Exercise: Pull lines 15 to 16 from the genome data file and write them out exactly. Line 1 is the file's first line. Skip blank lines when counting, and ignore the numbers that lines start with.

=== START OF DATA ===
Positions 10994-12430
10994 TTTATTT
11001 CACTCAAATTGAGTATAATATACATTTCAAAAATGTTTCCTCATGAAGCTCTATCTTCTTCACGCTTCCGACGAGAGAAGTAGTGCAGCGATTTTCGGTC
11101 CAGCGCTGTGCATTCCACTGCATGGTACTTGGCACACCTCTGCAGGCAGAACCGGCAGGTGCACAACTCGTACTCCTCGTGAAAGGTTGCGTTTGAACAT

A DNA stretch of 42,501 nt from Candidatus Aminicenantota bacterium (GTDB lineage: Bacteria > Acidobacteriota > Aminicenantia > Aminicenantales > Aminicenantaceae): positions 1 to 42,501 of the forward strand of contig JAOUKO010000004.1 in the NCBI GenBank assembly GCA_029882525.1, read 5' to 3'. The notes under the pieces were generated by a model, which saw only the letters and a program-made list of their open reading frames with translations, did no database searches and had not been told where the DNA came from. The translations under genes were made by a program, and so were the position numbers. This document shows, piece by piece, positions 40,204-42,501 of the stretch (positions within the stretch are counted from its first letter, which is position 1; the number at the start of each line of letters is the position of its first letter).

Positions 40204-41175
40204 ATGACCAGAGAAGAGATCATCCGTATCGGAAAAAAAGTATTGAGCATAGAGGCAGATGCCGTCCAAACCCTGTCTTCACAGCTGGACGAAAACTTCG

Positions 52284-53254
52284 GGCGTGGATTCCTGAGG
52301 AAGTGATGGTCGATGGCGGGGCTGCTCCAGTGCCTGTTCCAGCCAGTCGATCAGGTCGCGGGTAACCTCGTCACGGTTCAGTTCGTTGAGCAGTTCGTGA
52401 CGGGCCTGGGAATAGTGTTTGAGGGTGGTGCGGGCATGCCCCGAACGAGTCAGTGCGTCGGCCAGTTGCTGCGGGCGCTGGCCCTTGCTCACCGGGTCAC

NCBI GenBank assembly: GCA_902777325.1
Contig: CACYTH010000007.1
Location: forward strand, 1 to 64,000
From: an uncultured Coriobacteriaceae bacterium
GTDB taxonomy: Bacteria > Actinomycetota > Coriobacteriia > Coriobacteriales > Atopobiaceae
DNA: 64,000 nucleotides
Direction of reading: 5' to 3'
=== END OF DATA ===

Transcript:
From: an uncultured Coriobacteriaceae bacterium
GTDB taxonomy: Bacteria > Actinomycetota > Coriobacteriia > Coriobacteriales > Atopobiaceae